The Soviet BRDM-2 family of vehicles (Boyevaya Razvedyvatelnaya Dozornaya Mashina, Russian for “Combat Reconnaissance/Patrol Vehicle”) is based on an armored 7-ton, 4-wheel drive amphibious chassis.
It features a pair of retractable chain-driven wheels on each side, that can be lowered to help with trench crossing. The most numerous variant features a cupola with a 14.5mm KPVT machine gun with a coaxial PKT 7.62mm which is available in the S-Model kit. The chassis also was used as a basis for chemical recce machine, a command vehicle, a short range surface-to-air missile (quadruple 9K31 Strela) and an ATGM carrier with quintuple 9M113 Konkurs launcher, known as the 9P148 that you also see featured here.
The BMPT (marketing callsign “Terminator”) is a Russian fighting vehicle, based off a T-72/T-90 chassis with a 5-man crew. It is intended as an urban warfare vehicle supporting main battle tanks and infantry. Armament consists of
4 Ataka ATGMs on the turret sides (up to 6km range),
two 30 mm 2A42 cannons (known from the BMP-2) in the center,
and a PKTM machine gun (7,62x54mm) at the top.
Two AGS-17 grenade launchers in the front sponsons further add to the firepower.
The machine is clad into reactive and bar armor from all sides, and the kit represents that very well. Not everyone “gets” the vehicle (even the Russian MoD hasn’t ordered any), so the only customer to date is Kazakhstan. Since I am tired of seeing the same 2 examples in reports from arms expos and the thing looks a bit too post-apocaliptic – I devised a scheme of my own. Markings come from Dragon Humvee set and a Space Marine set.
2 years later than the actual completion date I am finally uploading a gallery of my rendition. It was an absolute joy to build bar the tracks which can be easily broken when trying to bend them around the wheels.
The kit is built mostly OOB except
OKB Grigorov’s T-90 tracks,
copper cable for the lower rims of the fuel drums on the back,
decals from New Penguin’s Airborne Combat Vehicles Markings set 72002,
and 0,3mm brass rod antenna, which I bent numerous times during the first week. I got so angry I placed the model in a box so I don’t do it again.
The T-72 main battle tank is one of the most recognizable combat machines very much thanks to the mass of real-time broadcast conflicts it’s participated in during the past 3 decades. A lot of companies have released model kits, including in 1/72 scale.
Two types of roadwheels have been used during the 72’s production run: the “8-hole” (early) and the “6-hole” (late) types. They were identical in diameter and rim width – 750mm and 190mm respectively. This scales down to approx. 10,4 and 2,6mm in 1/72.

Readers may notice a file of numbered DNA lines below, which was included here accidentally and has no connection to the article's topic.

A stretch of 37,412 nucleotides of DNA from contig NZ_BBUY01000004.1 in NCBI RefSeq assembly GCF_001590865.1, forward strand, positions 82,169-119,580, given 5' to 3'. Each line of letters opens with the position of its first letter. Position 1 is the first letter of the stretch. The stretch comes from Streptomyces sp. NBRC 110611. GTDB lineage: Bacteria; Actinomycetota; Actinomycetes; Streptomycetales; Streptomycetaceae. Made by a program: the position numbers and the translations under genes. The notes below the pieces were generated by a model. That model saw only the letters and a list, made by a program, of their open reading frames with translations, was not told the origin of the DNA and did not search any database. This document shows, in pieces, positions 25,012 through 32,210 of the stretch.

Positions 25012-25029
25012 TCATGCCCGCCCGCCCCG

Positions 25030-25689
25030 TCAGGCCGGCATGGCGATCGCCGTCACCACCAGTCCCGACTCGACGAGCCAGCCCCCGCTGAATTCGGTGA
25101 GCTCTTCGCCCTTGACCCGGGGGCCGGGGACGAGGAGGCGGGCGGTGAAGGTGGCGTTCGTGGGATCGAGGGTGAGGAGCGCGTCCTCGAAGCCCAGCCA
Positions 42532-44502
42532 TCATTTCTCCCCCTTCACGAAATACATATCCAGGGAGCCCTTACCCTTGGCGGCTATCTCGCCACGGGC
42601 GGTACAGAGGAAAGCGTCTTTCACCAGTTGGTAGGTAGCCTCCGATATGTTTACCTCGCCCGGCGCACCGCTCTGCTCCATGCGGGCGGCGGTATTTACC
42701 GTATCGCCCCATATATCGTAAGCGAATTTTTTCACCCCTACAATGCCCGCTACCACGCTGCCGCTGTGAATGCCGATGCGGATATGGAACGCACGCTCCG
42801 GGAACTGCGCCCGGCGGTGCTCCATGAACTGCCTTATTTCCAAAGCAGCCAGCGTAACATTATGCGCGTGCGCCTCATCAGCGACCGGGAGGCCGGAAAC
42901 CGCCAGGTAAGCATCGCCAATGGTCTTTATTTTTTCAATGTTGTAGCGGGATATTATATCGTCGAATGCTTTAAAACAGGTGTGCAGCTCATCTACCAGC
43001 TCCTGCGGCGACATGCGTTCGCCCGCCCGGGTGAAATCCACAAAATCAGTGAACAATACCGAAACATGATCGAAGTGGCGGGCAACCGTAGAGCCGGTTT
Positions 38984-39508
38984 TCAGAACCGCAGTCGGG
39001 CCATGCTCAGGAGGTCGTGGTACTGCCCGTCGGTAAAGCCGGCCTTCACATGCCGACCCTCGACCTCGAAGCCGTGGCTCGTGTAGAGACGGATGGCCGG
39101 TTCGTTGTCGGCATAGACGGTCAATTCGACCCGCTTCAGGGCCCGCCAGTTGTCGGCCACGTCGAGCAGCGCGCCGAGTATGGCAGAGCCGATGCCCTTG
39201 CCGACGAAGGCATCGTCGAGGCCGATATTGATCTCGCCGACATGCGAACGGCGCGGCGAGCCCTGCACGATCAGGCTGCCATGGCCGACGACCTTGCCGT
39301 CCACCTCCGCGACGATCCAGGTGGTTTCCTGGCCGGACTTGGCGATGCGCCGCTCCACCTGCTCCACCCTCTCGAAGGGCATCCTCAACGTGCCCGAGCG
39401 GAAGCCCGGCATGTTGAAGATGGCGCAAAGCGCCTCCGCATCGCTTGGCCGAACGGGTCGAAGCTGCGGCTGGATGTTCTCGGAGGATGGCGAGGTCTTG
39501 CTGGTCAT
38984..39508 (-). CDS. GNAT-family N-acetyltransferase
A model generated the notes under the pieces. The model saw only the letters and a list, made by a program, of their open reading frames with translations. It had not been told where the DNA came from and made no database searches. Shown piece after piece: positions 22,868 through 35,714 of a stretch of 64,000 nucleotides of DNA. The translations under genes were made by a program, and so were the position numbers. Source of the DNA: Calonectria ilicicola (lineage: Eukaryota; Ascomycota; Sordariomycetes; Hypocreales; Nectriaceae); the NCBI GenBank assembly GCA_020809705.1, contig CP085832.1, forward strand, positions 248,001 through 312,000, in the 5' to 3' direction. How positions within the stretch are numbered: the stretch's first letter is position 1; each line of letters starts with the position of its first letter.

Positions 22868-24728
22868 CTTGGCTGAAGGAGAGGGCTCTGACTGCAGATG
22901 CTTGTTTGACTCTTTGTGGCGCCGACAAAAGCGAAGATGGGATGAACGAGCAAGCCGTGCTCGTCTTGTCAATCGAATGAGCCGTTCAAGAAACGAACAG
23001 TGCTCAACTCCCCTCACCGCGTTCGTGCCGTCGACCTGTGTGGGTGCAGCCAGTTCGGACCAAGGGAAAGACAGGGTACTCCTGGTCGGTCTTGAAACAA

Strictly following the beaten path of releasing two opposing sets each time, Zvezda has provided a VVS ground crew to match the Luftwaffe set 6188.
There’s a reason the review is uploaded after the German crew – the kit has something special in it. Figures are made after the characters from the Soviet movie “Only Old Men Are Going to Battle” – a fragment is shown below:
Just have a look at these two (esp. the one on the left):
and you will understand what I mean.
Now… “Old men” is rather used for experienced ones rather than aged. In war where life expectancy on the battlefield was measured in hours and medals were presented for surviving 20 combat flights you could consider such a veteran the squadron’s old man. But I digress.
In recent years Zvezda has released multiple snap-fit aircraft kits in 1/72 scale that include excellent pilot figures. They have now “gone full circle” by releasing ground crews to accompany these kits. First off – the Luftwaffe crew.
As shown on the now-standard box – there are 5 figures, a bomb trolley with a bomb, a fuel drum and a jerry can included. As with some other sets you can either use a single base for all the guys, or use individual ones.
Typical for the Art of tactic game series the plastic is light gray, parts are on 2 sprues.
T-90 has been in the fantasies of a lot of Braille scale folk in the recent years. There was the ACE kit, then more recently the Revell cast and welded turret models. Tracks on all were on the underdetailed side. This set from OKB Grigorov solves the problem.
Now with the Zvezda T-90 out you’d imagine we have the definitive kit with great tracks. Alas, although Zvezda did create an impressive kit, the tracks supplied are extremely tense, and the entire running gear can be snapped away trying to put the track runs on.
The Soviet union started the war with the F-22 and USV divisional guns as the mainstays of its artillery. In 1942 they were replaced by the lighter, faster-firing and more modern ZIS-3 design that was more suited to war time production and maintenance capabilities of the vast country. Over 45,000 guns were built during war years; many were towed, some served on anti-tank SPGs like the SU-76 and SU-76M.
Italeri and UM have already produced kits of the subject, the first one even included crew in winter uniform. My personal opinion is that either kit suffer from oversimplification, so the kit from Zvezda is a welcome addition to the market despite positioned as the wargaming piece that the Italeri rendition is.
Italeri, Heller, and more recently Roden and Dragon have released PAK-40 in 1/72. There have also been wargaming models in the scale.
Italeri’s crew are softer plastic than I like, Dragon’s “bundle” with the PAK-36 and 5 crewfigures is excellent, but hard to find and expensive. Preiser’s 5-member gun crew is similarly elusive, but tops all of them.
The cons above – along with aggressive pricing of about $3 – puts Zvezda’s new set at a very competitive position, despite the crew consisting of just 3 figures. The two sprues are molded in grey and reasonably well-detailed.